OK, let’s face it.. The invasive Garlic Mustard plants are getting out of control all over Devil’s Lake State Park and one or two dedicated people can’t stop it. Watching a couple of people gather on a Tuesday night to pull a few bags of weeds in a sea of green is akin to watching Don Quixote draw his sword on a sea of windmills. It’s like trying to drain the ocean with an eye dropper. What’s more, the spread of invasives is just the tip of the iceberg. Something has to change and it’s going to take your help.
You see, we know garlic mustard and other invasive plants are destroying many of our Wisconsin wild lands. (I won’t go into all the details here.) We also know that these invasions are human introduced, human exacerbated and getting worse year by year. Here at Devil’s Lake State Park nearly 2 million people use the park every year… that’s a lot of people going off trails, causing erosion, compressing soil, stomping on native plants and of course spreading invasives like garlic mustard. But what can be done right?
Well, it’s got to start with us. We have to want our park to be beautiful and diverse long into the future. I mean, really want it. So much so that we are willing to do some stuff.
First, right now, we have to tell the folks in charge, most importantly, DNR State Parks Director, Dan Schuler (608-266-2185) that more should be done to protect the environment within Devil’s Lake State Park. We need more people and a budget that respects Wisconsin’s “premier state park”. It’s not pretty, folks. All you need to do is look beneath the “brochure photo” veneer of Devil’s Doorway. Invasive plants in green carpets cover forest floors, fallen trees and brush are piling up along trail sides, erosion is washing away soil on the cliffs, The wetland areas are filled with invasive grasses, and on and on.. (Don’t get me started on generally neglected Parfrey’s Glen or Pewit’s Nest!!) Devil’s Lake State Park is suffering under the weight of its own popularity and the DNR has to get serious about caring for the environment, not simply look at the park as a cash cow. The park needs to create or needs to enforce, to its environmental protection plan and most importantly finance and put in the work hours to make it happen. Even a cash cow needs to be cared for.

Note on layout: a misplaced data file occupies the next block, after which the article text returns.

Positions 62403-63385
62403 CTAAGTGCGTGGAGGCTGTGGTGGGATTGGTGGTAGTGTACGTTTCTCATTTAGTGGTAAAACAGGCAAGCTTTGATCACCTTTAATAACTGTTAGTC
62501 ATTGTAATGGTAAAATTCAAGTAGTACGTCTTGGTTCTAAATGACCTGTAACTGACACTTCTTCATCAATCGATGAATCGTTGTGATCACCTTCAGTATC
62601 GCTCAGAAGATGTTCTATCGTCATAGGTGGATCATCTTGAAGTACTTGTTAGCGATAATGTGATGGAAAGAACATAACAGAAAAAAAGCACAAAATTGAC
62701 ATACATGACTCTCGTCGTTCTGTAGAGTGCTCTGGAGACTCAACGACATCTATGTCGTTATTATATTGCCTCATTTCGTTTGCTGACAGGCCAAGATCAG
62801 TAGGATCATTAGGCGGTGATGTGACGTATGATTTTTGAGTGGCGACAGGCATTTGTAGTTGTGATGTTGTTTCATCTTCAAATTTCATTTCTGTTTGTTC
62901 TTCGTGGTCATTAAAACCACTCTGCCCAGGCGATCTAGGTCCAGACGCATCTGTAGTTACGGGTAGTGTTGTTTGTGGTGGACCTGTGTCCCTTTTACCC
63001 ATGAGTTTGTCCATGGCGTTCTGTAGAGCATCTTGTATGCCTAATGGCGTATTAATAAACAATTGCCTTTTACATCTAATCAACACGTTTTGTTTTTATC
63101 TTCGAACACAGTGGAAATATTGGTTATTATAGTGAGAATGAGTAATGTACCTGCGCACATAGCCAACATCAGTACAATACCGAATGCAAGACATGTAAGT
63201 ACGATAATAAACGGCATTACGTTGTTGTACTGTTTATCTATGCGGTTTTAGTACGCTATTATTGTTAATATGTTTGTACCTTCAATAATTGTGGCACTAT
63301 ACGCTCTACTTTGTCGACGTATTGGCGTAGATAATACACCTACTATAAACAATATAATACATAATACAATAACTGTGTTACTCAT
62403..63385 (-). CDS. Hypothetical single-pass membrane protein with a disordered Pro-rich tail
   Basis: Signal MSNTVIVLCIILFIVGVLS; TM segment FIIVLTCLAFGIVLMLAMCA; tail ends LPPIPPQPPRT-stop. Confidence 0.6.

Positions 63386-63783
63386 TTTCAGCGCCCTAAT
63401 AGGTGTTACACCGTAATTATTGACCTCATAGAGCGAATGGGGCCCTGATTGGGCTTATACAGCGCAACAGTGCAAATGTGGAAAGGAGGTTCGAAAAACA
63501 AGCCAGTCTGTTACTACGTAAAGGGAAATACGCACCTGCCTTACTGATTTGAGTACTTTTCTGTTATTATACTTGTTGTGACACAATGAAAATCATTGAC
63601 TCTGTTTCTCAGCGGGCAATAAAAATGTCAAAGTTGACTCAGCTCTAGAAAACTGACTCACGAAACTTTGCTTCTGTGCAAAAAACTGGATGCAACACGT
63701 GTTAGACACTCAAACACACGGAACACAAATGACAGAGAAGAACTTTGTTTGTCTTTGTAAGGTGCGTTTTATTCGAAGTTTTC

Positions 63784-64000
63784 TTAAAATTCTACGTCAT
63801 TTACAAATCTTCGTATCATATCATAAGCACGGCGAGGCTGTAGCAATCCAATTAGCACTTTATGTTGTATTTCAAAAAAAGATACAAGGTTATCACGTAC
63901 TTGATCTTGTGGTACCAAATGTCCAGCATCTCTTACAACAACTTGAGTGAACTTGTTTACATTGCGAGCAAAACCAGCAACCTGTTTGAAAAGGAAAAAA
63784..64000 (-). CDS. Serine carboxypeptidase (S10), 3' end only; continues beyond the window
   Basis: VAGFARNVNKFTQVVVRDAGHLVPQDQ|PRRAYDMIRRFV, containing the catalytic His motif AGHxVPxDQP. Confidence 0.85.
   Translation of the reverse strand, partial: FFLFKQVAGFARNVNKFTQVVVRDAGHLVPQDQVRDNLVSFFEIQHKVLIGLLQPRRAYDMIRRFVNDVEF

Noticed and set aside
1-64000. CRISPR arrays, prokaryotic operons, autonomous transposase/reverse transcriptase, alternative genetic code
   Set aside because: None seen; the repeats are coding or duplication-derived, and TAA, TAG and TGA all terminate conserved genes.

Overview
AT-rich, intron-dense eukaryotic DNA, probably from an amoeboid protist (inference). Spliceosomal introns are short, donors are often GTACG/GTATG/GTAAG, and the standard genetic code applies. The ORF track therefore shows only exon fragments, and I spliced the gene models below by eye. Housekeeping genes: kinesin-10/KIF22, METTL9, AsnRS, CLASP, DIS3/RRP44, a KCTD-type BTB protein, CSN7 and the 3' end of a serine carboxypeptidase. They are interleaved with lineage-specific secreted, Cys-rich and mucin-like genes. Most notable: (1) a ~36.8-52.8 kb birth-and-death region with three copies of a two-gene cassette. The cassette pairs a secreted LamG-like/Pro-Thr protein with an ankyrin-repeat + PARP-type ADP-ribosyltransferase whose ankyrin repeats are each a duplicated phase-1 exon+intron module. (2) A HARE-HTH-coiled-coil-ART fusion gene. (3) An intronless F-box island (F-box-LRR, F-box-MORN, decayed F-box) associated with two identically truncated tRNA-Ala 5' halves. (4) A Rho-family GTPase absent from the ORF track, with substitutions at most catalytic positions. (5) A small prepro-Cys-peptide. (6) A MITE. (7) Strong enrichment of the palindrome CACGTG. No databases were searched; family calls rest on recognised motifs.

Second, the park staff and the supporting “Friends” group need to take the lead. Both need to engage the press and the community and get people to join them in caring for our local gem. They also have to set the example. Those in charge must be leaders. They must inspire others to feel it through them. If the park staff and the Friends of Devil’s Lake State Park board show how much they care about our park’s long term survival, others will follow. We need dedicated work days, community challenges and more. We need to engage the public and the press daily, regularly. We have to promote our communities symbiotic relationship with the park and make caring for it a community responsibility. We have to push until things start to give. This has to start with the folks who are the de facto leaders. They’ll set the tone that the rest will follow.
This is not to say that nothing is being done. A few dedicated folks are trying, they’re just frankly overwhelmed or facing apathy.
Lastly, the rest of us must volunteer our time when we can and of course, “take only pictures and leave only footprints”. Imagine 100 people dedicating 1 hour to pulling garlic mustard once a month. That’s 100 hours of work in an hour. Why can’t we do that?? Of course there’s more to do out there than simply pulling garlic mustard, but we have to start somewhere. If we can’t even do this, the park… OUR park, will slowly become another tired, eroded non-descript environment that used to be something amazing.., another big swimming pool surrounded by pavement, tired maple trees and invasive reed canary grass. We need to act, while there is still time.